OK, so the basic non-fight component of a conflict is this: take a swing, beat a 4, if successful, the other guy is taken out.
(I like “taken out” as a euphemism because it underscores that all ways of taking someone out of a fight are roughly equal – unconsciousness, death, getting tossed overboard and the like all fall into the same bucket, and it leaves the exact color and fiction flexible. It also leaves a hook in place later to allow players to offer their own taken out outcomes if you want to avoid death in interesting ways, but that’s a matter to think about later.)
Once we’re in an actual fight, we don’t want things to be quite so quick as all that, but we still want to respect the 4+ success rule. We could go for a numeric system (hit points or the like) but let’s think of this in terms of statuses – we have this idea that a good enough roll can result in being taken out, what else might happen as a result of a roll?
Suppose that there are two other results – inconvenienced and harmed. Inconvenienced means that the other side has gotten some transitory advantage – they’ve knocked you back, rung your bell, seized the high ground or whatever. Harm is more palpable – it’s a disarm, an injury or some other major setback. And, of course, the third result (taken out) has already been recovered.
So, at their baseline, let’s map these as follows:
4 – Inconvenience
7 – Harm
13 – Taken Out
Now, that maps to our difficulties, but it raises some immediate questions. Does it mean that you need at least a 3d pool to be able to win a fight? And what happens when two people of high skill go at each other? Do they both just die? Obviously, we need to address these issues.
Now, the first is pretty straightforward, and we’ll do something that has been done in many other systems and just have damage “roll up”. That is to say, if you inconvenience someone who is already inconvenienced, they are now harmed. If you inconvenience someone who is already harmed and inconvenienced, then they’re taken out. Pretty simple. It allows high skills to get decisive results while allowing unskilled combatants to have sloppy, ugly fights that end badly.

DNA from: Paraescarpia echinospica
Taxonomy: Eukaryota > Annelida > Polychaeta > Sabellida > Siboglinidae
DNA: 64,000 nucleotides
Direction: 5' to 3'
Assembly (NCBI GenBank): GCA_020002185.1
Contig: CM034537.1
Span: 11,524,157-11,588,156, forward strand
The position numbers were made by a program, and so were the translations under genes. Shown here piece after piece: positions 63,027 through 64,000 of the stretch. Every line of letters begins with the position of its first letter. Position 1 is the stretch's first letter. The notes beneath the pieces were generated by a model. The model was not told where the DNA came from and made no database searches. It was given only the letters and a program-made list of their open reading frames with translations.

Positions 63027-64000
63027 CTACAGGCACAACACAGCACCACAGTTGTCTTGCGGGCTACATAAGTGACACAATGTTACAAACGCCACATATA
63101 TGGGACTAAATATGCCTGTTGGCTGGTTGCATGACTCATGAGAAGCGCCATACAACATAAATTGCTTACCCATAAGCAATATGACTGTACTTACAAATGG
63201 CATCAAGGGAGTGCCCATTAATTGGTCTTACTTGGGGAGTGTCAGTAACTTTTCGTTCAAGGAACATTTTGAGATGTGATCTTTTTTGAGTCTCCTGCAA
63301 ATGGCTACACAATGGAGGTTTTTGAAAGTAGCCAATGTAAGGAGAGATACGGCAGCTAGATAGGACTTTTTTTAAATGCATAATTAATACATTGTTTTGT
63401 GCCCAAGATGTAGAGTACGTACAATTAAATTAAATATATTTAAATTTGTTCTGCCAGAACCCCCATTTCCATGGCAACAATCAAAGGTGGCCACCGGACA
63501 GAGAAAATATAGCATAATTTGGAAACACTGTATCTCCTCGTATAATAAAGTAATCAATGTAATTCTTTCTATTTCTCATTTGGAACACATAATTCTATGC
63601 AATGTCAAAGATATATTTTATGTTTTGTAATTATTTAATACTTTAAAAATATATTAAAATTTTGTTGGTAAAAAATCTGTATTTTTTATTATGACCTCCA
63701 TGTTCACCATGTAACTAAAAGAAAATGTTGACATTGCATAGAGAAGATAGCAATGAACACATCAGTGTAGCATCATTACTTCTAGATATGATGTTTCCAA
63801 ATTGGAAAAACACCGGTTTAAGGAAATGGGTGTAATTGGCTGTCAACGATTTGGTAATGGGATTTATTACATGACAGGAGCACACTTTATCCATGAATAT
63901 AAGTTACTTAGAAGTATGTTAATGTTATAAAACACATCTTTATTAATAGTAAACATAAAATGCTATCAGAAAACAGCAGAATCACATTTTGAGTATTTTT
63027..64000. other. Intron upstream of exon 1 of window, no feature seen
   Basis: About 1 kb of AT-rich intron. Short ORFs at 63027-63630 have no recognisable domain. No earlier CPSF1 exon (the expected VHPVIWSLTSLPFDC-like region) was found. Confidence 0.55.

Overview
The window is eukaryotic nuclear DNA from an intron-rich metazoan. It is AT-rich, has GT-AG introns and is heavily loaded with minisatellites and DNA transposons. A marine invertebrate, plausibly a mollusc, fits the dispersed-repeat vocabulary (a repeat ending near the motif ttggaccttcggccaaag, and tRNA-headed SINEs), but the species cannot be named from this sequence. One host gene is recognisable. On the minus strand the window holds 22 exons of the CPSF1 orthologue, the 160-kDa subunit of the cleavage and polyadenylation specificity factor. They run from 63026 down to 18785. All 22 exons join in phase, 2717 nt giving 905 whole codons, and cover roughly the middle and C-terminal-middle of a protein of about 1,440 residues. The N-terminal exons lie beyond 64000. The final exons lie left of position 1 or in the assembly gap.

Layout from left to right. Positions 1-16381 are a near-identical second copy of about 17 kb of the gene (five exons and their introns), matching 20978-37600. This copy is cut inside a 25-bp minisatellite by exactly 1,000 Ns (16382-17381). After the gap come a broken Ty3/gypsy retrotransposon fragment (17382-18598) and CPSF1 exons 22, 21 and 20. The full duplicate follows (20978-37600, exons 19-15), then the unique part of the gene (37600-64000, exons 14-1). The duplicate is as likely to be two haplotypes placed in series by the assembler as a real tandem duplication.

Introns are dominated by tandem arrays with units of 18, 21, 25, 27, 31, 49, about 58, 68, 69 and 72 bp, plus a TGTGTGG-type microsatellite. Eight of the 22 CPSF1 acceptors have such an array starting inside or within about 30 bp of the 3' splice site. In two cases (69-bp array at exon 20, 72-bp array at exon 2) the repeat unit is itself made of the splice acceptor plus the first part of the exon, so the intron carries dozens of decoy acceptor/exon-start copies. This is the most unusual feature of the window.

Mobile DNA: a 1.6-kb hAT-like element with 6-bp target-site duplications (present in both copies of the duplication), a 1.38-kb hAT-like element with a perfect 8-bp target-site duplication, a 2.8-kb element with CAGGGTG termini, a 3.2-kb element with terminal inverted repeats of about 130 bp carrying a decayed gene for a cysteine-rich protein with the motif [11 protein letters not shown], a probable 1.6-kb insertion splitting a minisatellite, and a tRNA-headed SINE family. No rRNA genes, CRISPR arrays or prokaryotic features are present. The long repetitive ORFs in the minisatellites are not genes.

Still brutal, though, especially since there’s no idea of defense. Skill won’t keep you standing any longer, and that’s problematic.
The fix for this is tied into how I view the statuses. Note that it would be normal to put a checkbox next to each status an fill them in over the course of a fight, but that’s more static than I like. I actually don’t want them to be static, I want them to come and go – not just inconveniences (which are already often tenuous in games like Fate) but harm and maybe even taken out. This means that, at a high level, I want people to be able to improve their status as they play, so that’s another axis of action. Sometimes it will be a dull axis (shrugging off an injury) and sometimes it’ll be flashy (getting out of a tight corner) but the bottom line is that status can fluctuate over the course of a fight.
(Saying that, my gut is suggesting we need a 4th status, just so there’s more room for things to slide. That may be true, but I’ll sideline that concern for now. If I figure out a good mechanic for this, then one good test for it will be expanding the status list).
So how should we implement this? My first thought is to make it something you can spend extra dice on (that is, for those who don’t recall, dice that weren’t needed to hit the target number). This has an interesting upshot because it provides a double incentive to go for inconveniences and harm rather than KO’s, because you’re more likely to have extra dice left, at least in theory. Of course, the fact that hitting three “4s” may be easier than hitting one 13 may also play into that. This also provides an interesting tool for NPC behavior, since the target number an NPC aims for speaks directly to their tactics, and can be a solid part of an NPC writeup.
Anyway, at the simplest you could just say that 1 extra die can reduce things by one “step”, so a hurt can become an inconvenience for 1 die, or go away entirely for 2 dice. That’s a good baseline, but it might be too easy. This is something to test, but I’d absolutely want to fiddle with different costs, including a higher base (say, 2 dice per step), or a sliding scale (1 for inconvenience, 2 for harm, 3 for taken out if apt – or perhaps the reverse!) but the idea is solid. It just leaves two real questions – how it interacts with a taken out result, and how it sequences. Those are pretty fiddly bits, so they’re best left for tomorrow.